• Lordship through the lens of our hearts: The grace-filled, “strait and narrow” will of the Spirit versus the rampant, idolatrous desires of my flesh.

  • Lordship through the lens of social influences: Social shaping by the Kingdom of God and the body of Christ versus imbibing the models and values of the kingdoms of our world (various micro-kingdoms of marital and family systems; on up through progressively larger kingdoms of peer relations; of neighborhood, school, and work place cultures; of ethnic group, socio-economic class, nationality, etc.).

  • Lordship through the lens of spiritual masters: The good King Jesus versus the tyrant Satan.

  • Lordship through the lens of somatic influences: living through bodily pains and frustrations in the hope of the resurrection versus immediate service to and preoccupation with my belly’s and body’s pains, pleasures, deprivations, and wants.

  • Lordship through the lens of volitional choices: Conscious faith in God’s promises and obedience to God’s will versus believing and choosing according to my spontaneous will, desires, and opinions, “the way that seems right to a man.”

  • Lordship through the lens of experiential providence: Learning to rejoice in God amid blessings and to repent and trust God amid sufferings versus growing presumptuous, proud, or self-satisfied when things go our way and depressed, angry, or afraid when life is painful, frustrating, or unsure.

Though this article has commented particularly on the interplay between the first two lenses, my intent throughout has been to expand our view of Wally, not to constrict it.  Within the biblical conceptual framework we can bring into view all of Wally and his world.  The notion of behavior as ruled lets us hold together seeming paradoxes.  Wally is fully responsible for what he does.  Wally’s inner life is full of kinks, distortions, and blind compulsions.  Wally is continually being conditioned from without, tempted, tried, and deceived.  Wally is also a Christian.  The Spirit and the Word can work powerfully both to reorient him from the inside and to set him free from the control of what impinges on him.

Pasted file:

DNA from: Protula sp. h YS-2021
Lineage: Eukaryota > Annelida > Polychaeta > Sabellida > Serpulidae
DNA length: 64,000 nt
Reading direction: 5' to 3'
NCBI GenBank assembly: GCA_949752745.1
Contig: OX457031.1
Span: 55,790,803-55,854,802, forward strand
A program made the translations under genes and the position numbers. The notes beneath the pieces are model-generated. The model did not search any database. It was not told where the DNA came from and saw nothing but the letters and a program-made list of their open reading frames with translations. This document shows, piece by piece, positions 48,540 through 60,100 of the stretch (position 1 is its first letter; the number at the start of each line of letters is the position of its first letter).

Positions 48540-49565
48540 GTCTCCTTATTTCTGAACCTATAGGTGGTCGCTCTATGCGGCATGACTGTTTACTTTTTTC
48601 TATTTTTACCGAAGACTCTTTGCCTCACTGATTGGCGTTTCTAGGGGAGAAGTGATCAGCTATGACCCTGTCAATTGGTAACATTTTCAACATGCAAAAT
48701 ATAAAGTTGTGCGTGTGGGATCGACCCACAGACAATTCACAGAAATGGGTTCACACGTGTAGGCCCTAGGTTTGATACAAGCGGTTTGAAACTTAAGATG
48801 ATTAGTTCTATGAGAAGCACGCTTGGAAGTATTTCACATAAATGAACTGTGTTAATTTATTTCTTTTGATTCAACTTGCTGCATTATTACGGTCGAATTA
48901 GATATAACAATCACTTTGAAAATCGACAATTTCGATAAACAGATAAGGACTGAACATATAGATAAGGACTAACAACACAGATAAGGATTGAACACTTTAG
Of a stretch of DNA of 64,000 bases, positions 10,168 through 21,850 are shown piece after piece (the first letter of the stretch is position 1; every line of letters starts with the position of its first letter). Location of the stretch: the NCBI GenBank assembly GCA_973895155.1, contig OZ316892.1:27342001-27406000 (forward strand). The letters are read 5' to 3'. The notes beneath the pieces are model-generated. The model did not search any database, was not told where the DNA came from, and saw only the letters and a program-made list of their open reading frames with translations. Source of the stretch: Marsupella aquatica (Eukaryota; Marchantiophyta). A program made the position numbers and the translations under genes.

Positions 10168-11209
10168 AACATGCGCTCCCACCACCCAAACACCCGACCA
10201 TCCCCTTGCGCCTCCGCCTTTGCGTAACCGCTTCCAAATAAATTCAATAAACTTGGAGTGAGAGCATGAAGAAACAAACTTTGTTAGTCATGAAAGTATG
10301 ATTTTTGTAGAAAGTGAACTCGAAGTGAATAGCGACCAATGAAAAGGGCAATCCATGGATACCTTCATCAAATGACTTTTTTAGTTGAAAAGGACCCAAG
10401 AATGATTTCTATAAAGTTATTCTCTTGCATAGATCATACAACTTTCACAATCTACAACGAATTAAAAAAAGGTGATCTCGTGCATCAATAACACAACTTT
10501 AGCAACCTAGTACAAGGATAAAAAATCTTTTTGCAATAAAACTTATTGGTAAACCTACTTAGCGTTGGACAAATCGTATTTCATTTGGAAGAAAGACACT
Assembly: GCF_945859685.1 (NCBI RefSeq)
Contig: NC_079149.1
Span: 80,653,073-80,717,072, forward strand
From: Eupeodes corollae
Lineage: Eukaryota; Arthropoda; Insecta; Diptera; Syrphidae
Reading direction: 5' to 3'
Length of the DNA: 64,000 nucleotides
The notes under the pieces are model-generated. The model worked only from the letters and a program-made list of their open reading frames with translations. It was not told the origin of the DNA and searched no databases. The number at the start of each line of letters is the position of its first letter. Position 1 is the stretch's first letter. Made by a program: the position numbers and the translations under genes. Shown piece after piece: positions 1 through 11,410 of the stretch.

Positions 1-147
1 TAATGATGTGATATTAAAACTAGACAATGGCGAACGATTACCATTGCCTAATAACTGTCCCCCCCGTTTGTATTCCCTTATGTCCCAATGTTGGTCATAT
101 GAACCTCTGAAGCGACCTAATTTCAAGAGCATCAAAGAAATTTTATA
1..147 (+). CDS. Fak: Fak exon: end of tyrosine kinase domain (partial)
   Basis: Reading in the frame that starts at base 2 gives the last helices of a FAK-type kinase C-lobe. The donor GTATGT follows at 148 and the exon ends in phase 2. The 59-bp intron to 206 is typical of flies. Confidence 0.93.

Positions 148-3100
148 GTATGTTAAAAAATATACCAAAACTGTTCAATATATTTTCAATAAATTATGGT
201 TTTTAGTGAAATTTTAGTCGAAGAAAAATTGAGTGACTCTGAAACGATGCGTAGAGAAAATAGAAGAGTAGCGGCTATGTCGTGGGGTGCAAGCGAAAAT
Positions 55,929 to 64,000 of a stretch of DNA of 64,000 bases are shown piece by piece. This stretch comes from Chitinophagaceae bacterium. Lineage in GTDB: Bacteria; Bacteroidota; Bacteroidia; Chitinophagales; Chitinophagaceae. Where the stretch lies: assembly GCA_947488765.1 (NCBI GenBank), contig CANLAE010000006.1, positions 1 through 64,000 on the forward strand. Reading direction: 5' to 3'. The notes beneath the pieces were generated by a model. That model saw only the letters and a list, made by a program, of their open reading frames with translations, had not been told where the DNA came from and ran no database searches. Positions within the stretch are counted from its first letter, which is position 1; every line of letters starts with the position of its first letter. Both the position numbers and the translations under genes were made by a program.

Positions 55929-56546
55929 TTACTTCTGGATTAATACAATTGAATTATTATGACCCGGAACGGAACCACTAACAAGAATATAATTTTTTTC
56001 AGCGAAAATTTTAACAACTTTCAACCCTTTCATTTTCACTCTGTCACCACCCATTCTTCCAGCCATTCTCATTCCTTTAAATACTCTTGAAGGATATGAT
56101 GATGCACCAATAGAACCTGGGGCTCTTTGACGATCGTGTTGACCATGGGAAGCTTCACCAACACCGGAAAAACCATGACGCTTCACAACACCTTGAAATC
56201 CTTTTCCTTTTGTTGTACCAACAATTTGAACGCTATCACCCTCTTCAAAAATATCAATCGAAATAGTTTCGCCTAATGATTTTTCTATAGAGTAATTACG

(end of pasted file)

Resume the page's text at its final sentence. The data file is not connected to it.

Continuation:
Idolatry and the Ministry of the Gospel of Jesus Christ

In this article my attention has been heavily weighted towards the issue of diagnosis: How do we biblically understand people?  But biblical diagnosis bridges immediately into biblical treatment.  The understanding of people presented here enables the message of the Gospel to apply relevantly to the problems of troubled people.

One of the major challenges facing Christian counselors is how to apply the Gospel of the love of God incisively.  There are many faulty, distorted, or inadequate ways to go about this.  The Gospel is easily truncated and weakened when idols of the heart and Vanity Fair are unperceived or misperceived.  But if we accurately comprehend the interweaving of responsible behavior, deceptive inner motives, and powerful external forces, then the riches of Christ become immediately relevant to people.  What was once “head knowledge” and “dry doctrine” becomes filled with wisdom, rel-evancy, appeal, hope, delight, and life.  People see that the Gospel is far richer than a ticket to heaven and rote forgiveness for oft-repeated behavioral sins.

How many Wallys—and Ellens—are stuck with a vague guilt over seemingly unshakable, destructive patterns?  But when Wally sees his heart’s true need and his need for deliverance from enslaving powers-that-be, he then sees how exactly he really needs Christ.  Christ powerfully meets people who are aware of their real need for help.29 We Christian counselors, both in our own lives and in our counseling, frequently do not get the Gospel straight, pointed, and applicable.  I will consider two broad tendencies among Christians who seek to help their fellows: psychologizing and moralizing.

Christian counselors with a psychologizing drift typically have a genuine interest in the motivation that underlies problem behavior.  Psychologically-oriented Christians attempt to deal with both the internal and external forces that prompt and structure behavior.  The heart issues are typically misread, however.  “Need” categories tend to replace biblical categories—idolatry, desires of the flesh, fear of man, etc.—which relate the heart immediately to God.  Also, environmental issues such as a history of abuse, poor role models, and dysfunctional family patterns tend to be given more deterministic status than they have in the biblical view.